Why is it so difficult to change majorities in the House? Partially because voters tend to like and re-elect their own representative, even if they have a very low regard for Congress as a whole. Approval ratings for Congress were worse than for Bush, but the overwhelming majority of representatives were re-elected. The fact that both parties conspire to gerrymander districts to the advantage of incumbents is another big factor making it difficult to unseat incumbents in the House of Representatives.
That leaves the Senate as the only determinant of whether divided government can be restored in 2010. In 2012, either re-taking the Senate or the presidency are possibilities for Republicans. The presidential race will be completely determined by Obama's performance in the first term, and is unknowable now. So, looking forward to 2012, we will also focus on the Senate.
In 2006, the Republicans had a small structural advantage in the Senate races, since 18 Democratic seats were contested as opposed to only 15 Republicans. Nevertheless the Democrats held all of their seats and took six seats from the Republicans and a narrow majority.
In 2008, the Democrats had a huge structural advantage. There were 35 Senate seats contested in 2008 (33 regular and two special elections). Of these, 23 were held by Republicans and 12 by Democrats. Simple numbers - the Republicans had a lot more at risk, and were playing defense. The Democrats had many more opportunities to take seats than Republicans. Big advantage for Democrats. Assuming that the 3 seats that are still undetermined will fall 2-Republican 1-Democrat, the final results will be an 7 seat pickup for the Democrats and a 58 - 42 majority in the Senate.
In 2010 The Democrats will again have a structural advantage. 34 Senate seats will be contested. Of these, 19 are held by Republicans and 15 are held by Democrats. This is comparable to the advantage that the Republicans held in 2006. It seems highly unlikely that the Republicans will be able to duplicate the feat that the Democrats pulled off in 2006. To retake the Senate, the Republicans would have to hold all their seats, and take more than half of the Democratic seats up for re-election. Obama and the Democrats would have to screw-up on a scale of how the Republicans screwed up in 2000-2006. They would have to pile up a record of corruption and incompetence in two years comparable to what the Republicans did in six. I wouldn't say it is impossible, but it does seem very unlikely. The best the Republicans can expect in 2010 is to either hold serve, not lose any more seats, not lose the filibuster, or pick up a couple of seats and narrow the Democratic Majority.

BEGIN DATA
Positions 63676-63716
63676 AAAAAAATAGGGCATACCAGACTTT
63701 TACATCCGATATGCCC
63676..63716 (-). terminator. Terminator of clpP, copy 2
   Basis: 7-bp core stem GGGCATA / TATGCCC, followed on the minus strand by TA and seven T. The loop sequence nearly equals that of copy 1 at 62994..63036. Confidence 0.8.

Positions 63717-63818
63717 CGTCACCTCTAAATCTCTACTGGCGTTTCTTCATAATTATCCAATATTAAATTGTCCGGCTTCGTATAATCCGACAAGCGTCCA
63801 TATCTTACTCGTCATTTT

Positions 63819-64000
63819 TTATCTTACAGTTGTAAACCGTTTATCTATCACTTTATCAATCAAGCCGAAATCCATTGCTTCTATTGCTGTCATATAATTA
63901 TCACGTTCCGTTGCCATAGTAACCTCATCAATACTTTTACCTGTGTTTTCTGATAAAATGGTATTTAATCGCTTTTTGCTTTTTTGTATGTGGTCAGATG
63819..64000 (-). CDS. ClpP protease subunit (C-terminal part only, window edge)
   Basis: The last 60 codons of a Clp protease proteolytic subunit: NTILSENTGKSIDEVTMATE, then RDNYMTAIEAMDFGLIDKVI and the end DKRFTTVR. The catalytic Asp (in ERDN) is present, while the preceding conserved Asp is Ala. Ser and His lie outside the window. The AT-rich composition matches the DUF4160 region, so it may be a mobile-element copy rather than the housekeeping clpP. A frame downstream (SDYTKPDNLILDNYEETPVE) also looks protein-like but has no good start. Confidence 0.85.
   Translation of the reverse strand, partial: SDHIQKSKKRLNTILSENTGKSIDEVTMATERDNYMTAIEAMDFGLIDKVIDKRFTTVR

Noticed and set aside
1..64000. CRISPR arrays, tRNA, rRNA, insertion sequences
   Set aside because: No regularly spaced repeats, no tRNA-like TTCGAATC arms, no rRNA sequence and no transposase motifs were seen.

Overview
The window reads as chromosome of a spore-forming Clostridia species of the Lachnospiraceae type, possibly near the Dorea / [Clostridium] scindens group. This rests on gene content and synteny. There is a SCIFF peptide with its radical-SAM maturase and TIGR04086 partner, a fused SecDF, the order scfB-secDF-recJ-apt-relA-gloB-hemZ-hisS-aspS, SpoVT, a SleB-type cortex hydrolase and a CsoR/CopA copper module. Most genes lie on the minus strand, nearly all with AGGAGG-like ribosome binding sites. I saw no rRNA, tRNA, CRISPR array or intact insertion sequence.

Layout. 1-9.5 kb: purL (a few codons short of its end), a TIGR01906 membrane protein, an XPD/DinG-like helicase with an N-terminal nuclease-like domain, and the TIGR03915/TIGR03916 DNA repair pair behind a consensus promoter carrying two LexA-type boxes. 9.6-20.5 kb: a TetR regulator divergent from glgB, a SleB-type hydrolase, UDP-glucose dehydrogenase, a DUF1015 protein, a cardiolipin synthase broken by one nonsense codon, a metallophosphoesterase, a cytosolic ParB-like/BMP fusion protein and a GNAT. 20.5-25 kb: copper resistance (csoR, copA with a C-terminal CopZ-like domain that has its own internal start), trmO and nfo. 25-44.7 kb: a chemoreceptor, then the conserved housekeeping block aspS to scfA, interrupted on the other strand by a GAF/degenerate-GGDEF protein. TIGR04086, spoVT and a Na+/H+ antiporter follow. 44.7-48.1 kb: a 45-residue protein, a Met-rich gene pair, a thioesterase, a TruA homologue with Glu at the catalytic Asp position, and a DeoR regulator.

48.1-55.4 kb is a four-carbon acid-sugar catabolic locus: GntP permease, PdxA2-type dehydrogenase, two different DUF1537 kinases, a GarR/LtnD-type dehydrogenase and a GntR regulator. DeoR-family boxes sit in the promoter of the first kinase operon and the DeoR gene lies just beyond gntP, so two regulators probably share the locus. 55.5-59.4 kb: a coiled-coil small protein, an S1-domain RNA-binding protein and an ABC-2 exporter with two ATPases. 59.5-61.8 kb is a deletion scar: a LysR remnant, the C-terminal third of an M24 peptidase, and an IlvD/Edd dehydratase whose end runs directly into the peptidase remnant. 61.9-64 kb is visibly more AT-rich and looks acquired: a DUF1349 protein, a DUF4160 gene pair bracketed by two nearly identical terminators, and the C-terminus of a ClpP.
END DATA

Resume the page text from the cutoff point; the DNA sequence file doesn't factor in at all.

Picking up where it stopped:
In 2012 the Republicans will finally have a huge structural advantage in the Senate elections. Of the 33 seats contested, 24 are held by Democrats and 9 by Republican. From this distance, the Republican seats look safe, and after four years of One Party Rule by Democrats, the electorate may be ready for some changes. If the Republicans can pick up two seats in 2010, they will only need to take six of the 24 Democratic seats to regain the majority. As mentioned before, it is probable that the Democrats will retain a majority in the House of Representative, although by then it will have narrowed.
Conclusion / Predictions
- We will have One Party Rule under the Democrats for at least four years.
- The next opportunity to restore divided government will be in 2012.
- The Republicans will have two ways to get there, so I will go out on a limb and make the prediction that divided government will be restored in 2012, either through the Republicans winning the presidency or (more likely) a majority in the Senate. If the latter, we will be in the interesting situation that we have a divided congress, and regardless of which party wins the presidency - a divided government. That's a good thing.
- No telling what shape the country will be in by then.
Addendum - 2010 & 2012 Senate Races
|Year - 2010||15 – Dems||19 – Rep|
|State ↓||Incumbent ↓||Party ↓|
|New York||Chuck Schumer||Democratic|
|North Dakota||Byron Dorgan||Democratic|
|Kansas||Sam Brownback *||Republican|
|New Hampshire||Judd Gregg||Republican|
|North Carolina||Richard Burr||Republican|
|South Carolina||Jim DeMint||Republican|
|South Dakota||John Thune||Republican|
|2012||Dem – 24||Rep - 9|
|State ↓||Incumbent ↓||Party ↓|
|New Jersey||Bob Menendez||Democratic|
|New Mexico||Jeff Bingaman||Democratic|
|New York||Hillary Rodham Clinton||Democratic|
|North Dakota||Kent Conrad||Democratic|
|Pennsylvania||Bob Casey, Jr.||Democratic|
|Rhode Island||Sheldon Whitehouse||Democratic|
|West Virginia||Robert Byrd||Democratic|
|Connecticut||Joe Lieberman||Independent Democrat|
|Texas||Kay Bailey Hutchison||Republican|
UPDATED: Fixed links, corrected typos, edited for clarity.
UPDATED 06-August-09: 2010 Senate Scenario revised and updated in a new post - 2010 Senate Race Redux.
UPDATED 31-August-10: 2010 Senate Race prediction revised and updated in a new post - Ten in Ten.
I, for one, welcome our new Democratic Party Overlords.